A star player on a Division 1 team is worth hundreds of thousands of dollars to their school and the NCAA, which is potentially why the organization is facing criticism that it protects student-athletes accused of sexual misconduct by allowing them to continue in their sport. In a new report by USA Today, Kenny Jacoby details what he calls the “predator pipeline,” a system within the NCAA that allows players accused of or, in some cases, convicted of sexual assault to transfer schools and play on other teams—even if they have been expelled from their university.
“College athletes can lose their NCAA eligibility in numerous ways, but sexual assault is not one of them,” Jacoby writes. “Even when facing or convicted of criminal charges, even when suspended or expelled from school, NCAA rules allow them to transfer elsewhere and keep playing.”
The newspaper found that, since 2014, almost 30 Division 1 student-athletes transferred from one NCAA school to another, after being disciplined by their college for sexual misconduct. But this number likely only includes a small fraction of students—those from schools that would release student records. Though legally, schools are not required to keep student records confidential “5 of every 6 universities refused to provide the records” to USA Today. “The disciplinary records from the schools that complied revealed the names of hundreds of students found responsible for sexual offenses — many of whom the USA TODAY Network identified as athletes who transferred and continued playing afterward.”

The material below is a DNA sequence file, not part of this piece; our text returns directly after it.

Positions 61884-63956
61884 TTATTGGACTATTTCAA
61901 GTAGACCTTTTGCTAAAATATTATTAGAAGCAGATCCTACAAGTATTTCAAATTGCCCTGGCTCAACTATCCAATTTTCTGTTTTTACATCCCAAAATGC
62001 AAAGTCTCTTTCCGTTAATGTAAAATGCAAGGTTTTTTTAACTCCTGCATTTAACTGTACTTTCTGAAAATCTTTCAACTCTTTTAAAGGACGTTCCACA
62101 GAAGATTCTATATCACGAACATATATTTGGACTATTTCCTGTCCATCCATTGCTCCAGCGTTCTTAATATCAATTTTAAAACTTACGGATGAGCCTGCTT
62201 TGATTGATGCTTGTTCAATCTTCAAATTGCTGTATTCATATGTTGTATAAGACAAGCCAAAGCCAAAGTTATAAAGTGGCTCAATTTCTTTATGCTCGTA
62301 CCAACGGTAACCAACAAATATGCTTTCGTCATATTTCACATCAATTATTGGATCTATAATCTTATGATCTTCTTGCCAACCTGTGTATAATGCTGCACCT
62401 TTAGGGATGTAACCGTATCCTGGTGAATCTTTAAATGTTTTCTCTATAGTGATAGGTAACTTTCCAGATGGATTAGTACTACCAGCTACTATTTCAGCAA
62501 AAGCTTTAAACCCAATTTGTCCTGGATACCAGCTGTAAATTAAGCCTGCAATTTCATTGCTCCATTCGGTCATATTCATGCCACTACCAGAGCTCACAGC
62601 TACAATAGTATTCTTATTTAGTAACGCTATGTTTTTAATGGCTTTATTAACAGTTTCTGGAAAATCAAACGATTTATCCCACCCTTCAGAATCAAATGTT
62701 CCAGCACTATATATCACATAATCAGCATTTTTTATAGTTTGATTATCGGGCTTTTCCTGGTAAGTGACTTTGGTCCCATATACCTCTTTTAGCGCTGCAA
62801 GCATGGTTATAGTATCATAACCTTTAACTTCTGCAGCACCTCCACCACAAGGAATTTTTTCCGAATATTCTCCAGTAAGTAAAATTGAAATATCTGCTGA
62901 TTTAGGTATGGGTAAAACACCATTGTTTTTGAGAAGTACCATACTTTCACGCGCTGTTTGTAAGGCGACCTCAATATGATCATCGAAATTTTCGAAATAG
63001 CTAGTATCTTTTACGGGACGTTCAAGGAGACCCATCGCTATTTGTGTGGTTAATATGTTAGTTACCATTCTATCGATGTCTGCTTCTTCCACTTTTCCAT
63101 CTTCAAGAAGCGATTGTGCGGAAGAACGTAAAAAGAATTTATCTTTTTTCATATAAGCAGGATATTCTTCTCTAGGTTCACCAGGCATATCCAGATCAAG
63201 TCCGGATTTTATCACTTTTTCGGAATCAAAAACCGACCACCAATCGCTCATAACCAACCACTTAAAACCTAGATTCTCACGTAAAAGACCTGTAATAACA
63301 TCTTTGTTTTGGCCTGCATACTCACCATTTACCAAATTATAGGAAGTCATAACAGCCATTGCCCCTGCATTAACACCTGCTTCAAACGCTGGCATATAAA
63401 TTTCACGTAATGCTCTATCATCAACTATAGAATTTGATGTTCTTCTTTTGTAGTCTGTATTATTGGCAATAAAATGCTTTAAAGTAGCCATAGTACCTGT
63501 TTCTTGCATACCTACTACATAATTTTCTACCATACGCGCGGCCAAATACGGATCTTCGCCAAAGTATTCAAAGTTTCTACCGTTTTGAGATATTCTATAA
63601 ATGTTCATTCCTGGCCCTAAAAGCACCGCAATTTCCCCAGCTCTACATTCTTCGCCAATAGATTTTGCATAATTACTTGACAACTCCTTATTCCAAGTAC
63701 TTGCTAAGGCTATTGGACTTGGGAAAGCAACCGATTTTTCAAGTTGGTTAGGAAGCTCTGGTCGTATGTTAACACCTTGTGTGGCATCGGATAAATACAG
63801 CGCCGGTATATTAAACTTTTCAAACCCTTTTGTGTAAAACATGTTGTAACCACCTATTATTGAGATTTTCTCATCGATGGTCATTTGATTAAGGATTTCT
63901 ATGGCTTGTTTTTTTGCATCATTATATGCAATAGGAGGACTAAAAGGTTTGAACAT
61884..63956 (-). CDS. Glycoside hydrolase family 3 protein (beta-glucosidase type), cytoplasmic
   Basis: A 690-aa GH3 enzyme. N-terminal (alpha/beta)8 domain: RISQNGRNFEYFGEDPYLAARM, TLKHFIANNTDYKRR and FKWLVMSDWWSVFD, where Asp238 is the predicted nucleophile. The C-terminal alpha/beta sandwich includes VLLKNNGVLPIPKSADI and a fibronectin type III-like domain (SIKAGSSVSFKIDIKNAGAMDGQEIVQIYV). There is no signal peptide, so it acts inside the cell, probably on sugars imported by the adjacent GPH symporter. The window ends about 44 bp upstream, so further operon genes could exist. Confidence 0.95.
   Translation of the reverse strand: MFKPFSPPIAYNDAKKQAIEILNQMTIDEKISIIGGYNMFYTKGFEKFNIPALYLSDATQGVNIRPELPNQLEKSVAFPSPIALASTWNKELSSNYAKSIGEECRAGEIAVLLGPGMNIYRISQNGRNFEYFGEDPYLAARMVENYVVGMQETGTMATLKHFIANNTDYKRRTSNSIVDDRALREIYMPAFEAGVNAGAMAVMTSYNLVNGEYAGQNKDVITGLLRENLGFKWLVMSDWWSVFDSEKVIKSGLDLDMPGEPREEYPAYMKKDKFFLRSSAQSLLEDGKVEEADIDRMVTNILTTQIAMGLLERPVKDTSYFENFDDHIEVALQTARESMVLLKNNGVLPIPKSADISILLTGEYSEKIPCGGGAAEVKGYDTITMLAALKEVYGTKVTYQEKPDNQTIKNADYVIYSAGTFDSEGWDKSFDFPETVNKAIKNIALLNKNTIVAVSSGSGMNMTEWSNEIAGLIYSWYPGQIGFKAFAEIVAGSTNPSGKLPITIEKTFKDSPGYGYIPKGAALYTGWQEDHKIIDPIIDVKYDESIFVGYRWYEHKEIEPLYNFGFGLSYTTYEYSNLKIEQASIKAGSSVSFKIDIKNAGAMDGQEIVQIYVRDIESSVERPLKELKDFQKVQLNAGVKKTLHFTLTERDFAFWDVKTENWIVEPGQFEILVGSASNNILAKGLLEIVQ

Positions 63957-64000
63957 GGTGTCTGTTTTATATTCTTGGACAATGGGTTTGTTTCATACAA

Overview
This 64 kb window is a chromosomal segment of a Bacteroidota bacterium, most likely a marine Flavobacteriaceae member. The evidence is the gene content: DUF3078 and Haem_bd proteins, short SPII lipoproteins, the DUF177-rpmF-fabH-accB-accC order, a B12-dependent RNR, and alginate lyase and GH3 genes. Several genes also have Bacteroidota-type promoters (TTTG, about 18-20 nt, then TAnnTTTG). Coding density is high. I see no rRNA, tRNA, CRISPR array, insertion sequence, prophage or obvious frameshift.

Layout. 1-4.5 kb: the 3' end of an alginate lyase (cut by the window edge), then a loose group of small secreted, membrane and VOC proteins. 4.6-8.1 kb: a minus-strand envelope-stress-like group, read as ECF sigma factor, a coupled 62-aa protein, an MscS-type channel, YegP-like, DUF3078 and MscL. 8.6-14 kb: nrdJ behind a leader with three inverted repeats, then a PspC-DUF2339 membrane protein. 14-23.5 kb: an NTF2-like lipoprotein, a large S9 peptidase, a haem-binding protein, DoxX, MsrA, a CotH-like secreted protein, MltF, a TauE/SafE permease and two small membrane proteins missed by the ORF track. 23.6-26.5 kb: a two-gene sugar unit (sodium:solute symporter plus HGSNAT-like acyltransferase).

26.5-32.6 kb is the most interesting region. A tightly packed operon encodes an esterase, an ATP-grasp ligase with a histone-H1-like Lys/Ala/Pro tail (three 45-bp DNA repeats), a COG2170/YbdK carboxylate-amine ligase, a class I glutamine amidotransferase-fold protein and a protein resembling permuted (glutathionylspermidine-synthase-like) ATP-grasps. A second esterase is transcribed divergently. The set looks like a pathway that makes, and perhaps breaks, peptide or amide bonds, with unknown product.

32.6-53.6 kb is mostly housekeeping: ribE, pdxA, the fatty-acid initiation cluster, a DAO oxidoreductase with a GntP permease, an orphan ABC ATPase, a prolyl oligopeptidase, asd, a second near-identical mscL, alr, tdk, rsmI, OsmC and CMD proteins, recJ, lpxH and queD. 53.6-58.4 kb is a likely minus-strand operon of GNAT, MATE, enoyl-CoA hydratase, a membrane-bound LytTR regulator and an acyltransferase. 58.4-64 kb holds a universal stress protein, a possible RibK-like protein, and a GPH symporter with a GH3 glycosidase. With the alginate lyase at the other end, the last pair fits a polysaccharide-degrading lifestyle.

Perhaps the most alarming fact to come out of the report is a detail that the NCAA plainly advertised. In the 440-page rulebook, created by the association, there is no punishment listed for athletes who are found guilty of commuting sexual offenses. While the rules for smoking marijuana or accepting financial rewards involve harsh punishment, the NCAA by its own admission does not punish sexual misconduct. Instead, they leave any decisions on disciplinary actions to the discretion of the school. Should a school choose to expel a student after a sexual misconduct investigation, that student is still eligible to play on a different NCAA team, a protection that allows for repeat offenders.
The NCAA is already a controversial organization; it’s easy to argue that it does more harm to student-athletes than good. Through college athletics, schools can generate thousands to millions of dollars on the backs of student-athletes that cannot be paid for the work that they are doing. Until just recently, the NCAA maintained a ban on any student-athlete partnering with outside businesses to turn a profit.
The manner in which most schools, not just ones with D1 teams, respond to sexual misconduct cases plainly shows who and what is valuable to the institution. The game has always been about protecting all kinds of moneymakers—we’ll see if a new level of scrutiny pushes those in power to act.